LAGUNA BEACH – One of the most difficult challenges facing Western governments today is to enable and channel the transformative – and, for individuals and companies, self-empowering – forces of technological innovation. They will not succeed unless they become more open to creative destruction, allowing not only tools and procedures, but also mindsets, to be revamped and upgraded. The longer it takes them to meet this challenge, the bigger the lost opportunities for current and future generations.
Self-empowering technological innovation is all around us, affecting a growing number of people, sectors, and activities worldwide. Through an ever-increasing number of platforms, it is now easier than ever for households and corporations to access and engage in an expanding range of activities – from urban transportation to accommodation, entertainment, and media. Even the regulation-reinforced, fortress-like walls that have traditionally surrounded finance and medicine are being eroded.
This historic transformation will continue to gain momentum as it expands in both scale and scope. But its benefits will not be fully realized unless governments take steps to empower the forces of change, ensure that the massive positive externalities are internalized, and minimize the negative impacts. Unfortunately, this is proving extremely difficult for many advanced-country governments, partly because the failure to recover fully from the recent crisis and recession has undermined their credibility and functioning.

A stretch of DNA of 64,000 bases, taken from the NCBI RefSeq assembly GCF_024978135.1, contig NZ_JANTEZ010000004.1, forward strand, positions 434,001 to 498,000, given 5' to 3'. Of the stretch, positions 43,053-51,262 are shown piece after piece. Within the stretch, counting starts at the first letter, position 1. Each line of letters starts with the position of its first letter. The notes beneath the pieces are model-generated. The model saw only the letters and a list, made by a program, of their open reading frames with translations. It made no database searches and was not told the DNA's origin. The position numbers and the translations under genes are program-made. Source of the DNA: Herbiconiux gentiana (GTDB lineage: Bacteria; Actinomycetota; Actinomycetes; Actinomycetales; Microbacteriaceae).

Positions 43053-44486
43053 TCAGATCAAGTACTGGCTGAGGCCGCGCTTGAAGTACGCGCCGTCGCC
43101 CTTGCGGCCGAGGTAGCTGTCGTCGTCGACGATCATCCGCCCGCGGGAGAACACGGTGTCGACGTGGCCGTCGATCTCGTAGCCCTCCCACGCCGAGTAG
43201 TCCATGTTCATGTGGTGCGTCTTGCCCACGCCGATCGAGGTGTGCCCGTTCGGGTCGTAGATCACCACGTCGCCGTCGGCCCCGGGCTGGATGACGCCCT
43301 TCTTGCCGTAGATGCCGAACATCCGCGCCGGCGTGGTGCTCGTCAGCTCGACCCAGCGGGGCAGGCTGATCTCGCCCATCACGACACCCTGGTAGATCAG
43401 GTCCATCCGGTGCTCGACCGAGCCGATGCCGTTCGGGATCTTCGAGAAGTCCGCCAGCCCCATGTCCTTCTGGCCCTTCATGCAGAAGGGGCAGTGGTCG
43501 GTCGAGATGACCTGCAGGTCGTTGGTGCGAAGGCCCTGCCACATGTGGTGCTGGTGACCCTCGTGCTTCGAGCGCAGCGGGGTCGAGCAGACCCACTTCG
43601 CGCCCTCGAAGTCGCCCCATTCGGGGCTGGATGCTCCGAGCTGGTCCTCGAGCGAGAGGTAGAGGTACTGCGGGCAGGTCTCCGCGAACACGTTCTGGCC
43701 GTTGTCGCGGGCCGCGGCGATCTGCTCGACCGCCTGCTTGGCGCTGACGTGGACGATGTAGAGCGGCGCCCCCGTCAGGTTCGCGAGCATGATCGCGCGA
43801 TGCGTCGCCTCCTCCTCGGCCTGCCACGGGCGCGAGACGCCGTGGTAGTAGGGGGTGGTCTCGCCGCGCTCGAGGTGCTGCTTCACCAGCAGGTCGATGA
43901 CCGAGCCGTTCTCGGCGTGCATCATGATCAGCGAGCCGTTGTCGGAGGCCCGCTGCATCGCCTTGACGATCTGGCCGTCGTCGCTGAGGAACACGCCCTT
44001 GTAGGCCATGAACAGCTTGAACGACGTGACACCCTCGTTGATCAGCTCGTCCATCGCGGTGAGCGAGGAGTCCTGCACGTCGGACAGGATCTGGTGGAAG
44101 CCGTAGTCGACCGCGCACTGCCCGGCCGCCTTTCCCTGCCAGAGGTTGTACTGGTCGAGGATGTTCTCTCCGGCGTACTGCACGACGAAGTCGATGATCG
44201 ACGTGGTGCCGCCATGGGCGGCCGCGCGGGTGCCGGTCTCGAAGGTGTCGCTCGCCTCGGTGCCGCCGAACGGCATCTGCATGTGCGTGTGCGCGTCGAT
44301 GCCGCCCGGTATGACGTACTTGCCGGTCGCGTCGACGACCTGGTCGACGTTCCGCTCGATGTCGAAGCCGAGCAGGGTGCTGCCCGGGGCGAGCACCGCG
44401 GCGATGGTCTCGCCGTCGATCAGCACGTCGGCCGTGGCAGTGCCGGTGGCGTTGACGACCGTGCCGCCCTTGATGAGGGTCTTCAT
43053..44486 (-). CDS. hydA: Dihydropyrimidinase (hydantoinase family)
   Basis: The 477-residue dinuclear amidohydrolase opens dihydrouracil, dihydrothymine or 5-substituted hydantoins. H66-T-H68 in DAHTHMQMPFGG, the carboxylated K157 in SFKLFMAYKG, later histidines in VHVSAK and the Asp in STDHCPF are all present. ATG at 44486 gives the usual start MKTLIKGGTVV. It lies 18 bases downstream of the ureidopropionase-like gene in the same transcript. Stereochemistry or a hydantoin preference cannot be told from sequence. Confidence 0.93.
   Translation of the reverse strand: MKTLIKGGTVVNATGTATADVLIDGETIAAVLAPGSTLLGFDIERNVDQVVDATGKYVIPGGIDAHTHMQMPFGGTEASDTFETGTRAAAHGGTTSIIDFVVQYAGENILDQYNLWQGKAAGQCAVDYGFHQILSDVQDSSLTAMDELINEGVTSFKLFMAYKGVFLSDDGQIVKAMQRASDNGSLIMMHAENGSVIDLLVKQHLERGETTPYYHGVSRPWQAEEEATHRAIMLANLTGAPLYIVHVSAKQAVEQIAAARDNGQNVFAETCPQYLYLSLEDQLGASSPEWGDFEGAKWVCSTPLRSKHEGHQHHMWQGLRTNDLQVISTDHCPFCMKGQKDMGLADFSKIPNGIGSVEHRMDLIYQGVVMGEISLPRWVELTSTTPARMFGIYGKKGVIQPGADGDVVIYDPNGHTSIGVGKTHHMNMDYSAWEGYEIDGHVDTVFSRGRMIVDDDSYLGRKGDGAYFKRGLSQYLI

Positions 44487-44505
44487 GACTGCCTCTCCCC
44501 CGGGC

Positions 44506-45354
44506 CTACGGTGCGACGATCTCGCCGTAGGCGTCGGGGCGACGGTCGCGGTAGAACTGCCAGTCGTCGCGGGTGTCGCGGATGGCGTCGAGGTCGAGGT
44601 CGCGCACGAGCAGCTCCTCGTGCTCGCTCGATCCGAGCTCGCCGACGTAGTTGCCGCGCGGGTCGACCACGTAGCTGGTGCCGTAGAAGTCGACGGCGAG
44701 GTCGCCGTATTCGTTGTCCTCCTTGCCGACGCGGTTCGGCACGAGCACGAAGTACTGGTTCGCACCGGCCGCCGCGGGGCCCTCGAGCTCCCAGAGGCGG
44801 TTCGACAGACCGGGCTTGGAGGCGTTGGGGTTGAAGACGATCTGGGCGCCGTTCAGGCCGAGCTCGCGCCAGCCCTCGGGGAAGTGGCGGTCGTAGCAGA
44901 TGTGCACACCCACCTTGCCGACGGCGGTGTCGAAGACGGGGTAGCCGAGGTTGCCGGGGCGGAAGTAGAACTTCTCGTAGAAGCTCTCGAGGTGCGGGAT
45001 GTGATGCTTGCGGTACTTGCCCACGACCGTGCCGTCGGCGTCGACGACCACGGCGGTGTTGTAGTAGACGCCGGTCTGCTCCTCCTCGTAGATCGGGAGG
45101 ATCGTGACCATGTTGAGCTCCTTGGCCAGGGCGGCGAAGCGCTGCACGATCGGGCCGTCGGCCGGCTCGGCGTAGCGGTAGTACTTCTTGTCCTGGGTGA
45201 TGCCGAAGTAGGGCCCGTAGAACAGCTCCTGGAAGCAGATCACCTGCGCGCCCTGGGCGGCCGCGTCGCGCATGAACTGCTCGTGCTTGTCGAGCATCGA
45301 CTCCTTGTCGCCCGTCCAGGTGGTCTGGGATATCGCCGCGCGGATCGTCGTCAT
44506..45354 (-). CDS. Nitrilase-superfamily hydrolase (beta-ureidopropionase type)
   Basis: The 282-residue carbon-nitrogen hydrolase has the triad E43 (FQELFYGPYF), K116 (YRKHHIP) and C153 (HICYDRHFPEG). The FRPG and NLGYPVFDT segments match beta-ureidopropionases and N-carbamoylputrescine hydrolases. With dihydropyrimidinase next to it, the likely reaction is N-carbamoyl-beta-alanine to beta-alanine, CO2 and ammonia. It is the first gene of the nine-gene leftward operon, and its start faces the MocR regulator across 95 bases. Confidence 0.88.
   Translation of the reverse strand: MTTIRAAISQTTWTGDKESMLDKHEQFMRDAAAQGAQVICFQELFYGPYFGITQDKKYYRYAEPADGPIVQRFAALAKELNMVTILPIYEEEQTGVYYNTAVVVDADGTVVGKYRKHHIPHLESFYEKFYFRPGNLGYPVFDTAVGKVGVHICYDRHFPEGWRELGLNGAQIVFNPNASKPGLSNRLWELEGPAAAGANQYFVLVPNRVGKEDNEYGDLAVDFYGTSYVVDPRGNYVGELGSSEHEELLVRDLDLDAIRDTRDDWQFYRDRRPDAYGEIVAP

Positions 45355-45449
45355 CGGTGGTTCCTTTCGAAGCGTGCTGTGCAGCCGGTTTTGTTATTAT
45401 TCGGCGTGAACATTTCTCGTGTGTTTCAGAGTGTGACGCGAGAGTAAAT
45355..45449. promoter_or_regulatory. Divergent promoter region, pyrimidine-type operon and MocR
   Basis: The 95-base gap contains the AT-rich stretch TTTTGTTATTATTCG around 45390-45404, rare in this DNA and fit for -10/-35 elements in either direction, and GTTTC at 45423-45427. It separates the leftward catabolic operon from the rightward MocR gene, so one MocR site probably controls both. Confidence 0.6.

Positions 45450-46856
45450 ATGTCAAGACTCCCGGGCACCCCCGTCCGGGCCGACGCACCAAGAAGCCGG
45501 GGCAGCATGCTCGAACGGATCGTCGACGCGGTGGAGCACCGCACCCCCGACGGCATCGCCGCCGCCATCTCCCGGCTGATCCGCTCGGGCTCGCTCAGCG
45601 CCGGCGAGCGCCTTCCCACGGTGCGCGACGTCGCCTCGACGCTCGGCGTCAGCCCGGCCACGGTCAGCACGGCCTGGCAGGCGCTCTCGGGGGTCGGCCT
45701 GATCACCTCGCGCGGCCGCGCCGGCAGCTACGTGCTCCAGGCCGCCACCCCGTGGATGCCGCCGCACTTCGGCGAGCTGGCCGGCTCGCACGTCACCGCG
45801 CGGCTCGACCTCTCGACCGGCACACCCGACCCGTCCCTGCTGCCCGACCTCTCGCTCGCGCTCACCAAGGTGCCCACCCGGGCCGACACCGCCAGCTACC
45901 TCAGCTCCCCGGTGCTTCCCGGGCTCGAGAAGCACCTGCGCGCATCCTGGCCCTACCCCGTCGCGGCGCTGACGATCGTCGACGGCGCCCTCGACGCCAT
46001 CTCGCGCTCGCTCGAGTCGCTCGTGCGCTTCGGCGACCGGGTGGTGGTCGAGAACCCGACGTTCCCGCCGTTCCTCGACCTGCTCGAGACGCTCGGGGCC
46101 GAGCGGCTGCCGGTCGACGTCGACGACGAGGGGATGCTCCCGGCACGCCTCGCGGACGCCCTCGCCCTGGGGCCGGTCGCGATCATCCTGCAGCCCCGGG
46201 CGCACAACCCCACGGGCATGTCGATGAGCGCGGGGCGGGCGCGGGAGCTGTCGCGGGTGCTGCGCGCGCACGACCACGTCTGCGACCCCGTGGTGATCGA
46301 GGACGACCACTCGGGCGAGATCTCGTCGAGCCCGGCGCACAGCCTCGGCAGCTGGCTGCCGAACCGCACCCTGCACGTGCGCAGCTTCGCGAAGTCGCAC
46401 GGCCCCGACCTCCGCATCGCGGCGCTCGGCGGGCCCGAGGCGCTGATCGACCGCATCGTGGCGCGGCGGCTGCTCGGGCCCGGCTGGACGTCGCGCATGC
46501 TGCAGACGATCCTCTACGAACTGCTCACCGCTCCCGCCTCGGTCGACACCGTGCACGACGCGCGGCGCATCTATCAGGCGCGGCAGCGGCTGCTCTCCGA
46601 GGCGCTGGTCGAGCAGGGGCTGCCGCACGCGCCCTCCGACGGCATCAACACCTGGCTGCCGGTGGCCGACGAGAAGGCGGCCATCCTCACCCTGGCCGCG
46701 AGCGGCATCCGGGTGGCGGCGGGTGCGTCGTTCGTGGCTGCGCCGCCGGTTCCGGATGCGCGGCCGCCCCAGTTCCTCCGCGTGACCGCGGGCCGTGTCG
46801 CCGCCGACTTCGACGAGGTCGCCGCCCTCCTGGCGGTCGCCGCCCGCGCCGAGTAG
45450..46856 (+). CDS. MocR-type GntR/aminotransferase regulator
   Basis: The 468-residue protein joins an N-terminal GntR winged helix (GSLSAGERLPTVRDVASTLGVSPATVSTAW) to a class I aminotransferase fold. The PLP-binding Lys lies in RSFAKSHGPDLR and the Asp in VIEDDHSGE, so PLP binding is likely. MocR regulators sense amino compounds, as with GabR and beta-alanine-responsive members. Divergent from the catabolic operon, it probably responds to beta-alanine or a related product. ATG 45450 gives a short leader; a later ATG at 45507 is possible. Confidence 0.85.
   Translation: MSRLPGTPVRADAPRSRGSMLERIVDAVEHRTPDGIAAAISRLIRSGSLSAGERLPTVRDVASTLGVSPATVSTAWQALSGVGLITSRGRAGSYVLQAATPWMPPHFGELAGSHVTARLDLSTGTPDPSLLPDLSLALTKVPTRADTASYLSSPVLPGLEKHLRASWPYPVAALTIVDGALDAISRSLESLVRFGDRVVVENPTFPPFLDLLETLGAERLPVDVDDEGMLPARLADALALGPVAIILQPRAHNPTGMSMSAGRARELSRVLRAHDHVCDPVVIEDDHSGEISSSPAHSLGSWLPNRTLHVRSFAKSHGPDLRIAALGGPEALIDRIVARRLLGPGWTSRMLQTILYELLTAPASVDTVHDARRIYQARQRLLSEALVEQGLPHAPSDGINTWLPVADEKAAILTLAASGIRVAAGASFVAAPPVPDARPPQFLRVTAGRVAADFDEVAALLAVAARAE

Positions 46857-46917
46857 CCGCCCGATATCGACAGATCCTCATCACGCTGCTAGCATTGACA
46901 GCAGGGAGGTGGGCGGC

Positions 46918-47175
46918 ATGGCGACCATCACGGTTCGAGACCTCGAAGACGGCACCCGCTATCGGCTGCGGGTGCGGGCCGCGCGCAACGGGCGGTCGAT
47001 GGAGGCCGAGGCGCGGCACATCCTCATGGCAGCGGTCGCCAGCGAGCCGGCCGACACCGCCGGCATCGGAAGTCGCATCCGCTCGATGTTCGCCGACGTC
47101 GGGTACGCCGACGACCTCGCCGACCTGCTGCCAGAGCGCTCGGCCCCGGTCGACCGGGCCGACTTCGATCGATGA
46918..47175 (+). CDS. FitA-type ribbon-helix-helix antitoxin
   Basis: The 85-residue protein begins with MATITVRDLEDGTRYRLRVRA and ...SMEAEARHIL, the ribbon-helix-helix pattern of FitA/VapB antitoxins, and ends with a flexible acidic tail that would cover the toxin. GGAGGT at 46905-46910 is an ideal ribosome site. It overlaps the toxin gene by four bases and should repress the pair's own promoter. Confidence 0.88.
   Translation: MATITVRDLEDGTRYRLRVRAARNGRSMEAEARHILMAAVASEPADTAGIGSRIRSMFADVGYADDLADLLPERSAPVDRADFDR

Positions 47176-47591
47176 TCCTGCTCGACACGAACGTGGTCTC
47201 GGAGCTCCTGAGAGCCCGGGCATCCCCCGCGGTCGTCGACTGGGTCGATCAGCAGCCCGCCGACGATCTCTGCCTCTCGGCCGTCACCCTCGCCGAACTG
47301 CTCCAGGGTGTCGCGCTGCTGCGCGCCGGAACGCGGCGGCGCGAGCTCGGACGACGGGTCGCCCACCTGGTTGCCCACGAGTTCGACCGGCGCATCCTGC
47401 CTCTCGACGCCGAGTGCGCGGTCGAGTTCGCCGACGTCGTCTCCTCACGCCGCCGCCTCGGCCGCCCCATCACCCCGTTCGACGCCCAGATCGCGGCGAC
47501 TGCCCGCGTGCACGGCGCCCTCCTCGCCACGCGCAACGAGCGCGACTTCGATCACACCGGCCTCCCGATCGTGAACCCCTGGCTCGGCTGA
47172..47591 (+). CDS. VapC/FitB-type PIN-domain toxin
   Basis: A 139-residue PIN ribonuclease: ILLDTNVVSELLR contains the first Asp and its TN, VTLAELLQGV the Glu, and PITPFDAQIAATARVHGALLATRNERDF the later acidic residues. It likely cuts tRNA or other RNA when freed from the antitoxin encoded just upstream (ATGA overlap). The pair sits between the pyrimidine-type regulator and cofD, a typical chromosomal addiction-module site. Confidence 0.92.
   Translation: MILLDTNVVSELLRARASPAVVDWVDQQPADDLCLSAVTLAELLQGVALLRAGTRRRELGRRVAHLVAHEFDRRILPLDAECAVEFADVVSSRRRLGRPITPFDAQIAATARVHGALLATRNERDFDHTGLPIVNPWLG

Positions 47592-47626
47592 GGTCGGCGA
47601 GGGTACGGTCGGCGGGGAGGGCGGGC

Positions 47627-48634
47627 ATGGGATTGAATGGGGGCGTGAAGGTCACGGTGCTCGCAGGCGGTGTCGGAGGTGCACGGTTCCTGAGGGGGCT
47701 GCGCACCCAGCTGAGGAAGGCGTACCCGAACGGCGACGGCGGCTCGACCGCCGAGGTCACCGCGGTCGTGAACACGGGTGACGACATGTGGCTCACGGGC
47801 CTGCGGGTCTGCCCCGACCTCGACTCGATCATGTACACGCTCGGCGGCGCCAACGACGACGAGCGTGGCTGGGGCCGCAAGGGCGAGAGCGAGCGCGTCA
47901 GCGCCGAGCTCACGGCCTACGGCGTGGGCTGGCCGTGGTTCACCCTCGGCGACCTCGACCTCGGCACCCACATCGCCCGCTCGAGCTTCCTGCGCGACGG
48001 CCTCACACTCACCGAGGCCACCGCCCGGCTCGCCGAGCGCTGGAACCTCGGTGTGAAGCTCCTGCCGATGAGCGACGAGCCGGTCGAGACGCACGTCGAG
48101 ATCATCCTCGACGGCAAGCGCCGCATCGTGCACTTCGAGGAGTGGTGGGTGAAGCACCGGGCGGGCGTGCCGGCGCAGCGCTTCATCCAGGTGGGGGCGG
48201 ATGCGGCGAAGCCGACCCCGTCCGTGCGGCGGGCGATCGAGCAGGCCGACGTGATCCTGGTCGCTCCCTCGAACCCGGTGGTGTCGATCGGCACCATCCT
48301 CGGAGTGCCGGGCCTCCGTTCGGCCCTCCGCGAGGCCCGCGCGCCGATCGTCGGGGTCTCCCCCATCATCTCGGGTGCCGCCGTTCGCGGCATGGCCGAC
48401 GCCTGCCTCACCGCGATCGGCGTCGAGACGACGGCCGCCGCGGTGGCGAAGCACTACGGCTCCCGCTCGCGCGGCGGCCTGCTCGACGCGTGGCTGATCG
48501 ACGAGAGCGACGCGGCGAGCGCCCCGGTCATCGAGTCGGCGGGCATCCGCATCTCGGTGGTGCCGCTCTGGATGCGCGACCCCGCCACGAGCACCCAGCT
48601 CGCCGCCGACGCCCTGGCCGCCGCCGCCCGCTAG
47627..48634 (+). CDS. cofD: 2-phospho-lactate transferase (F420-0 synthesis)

The emergence of anti-establishment and non-traditional political parties and candidates on both sides of the Atlantic is complicating even the most basic elements of economic governance, such as enactment of an active budget in the United States. In this context, taking the steps needed to upgrade economic systems, including infrastructure in the US and the incomplete union in Europe, or to meet historical challenges like the refugee crisis, seems all but impossible.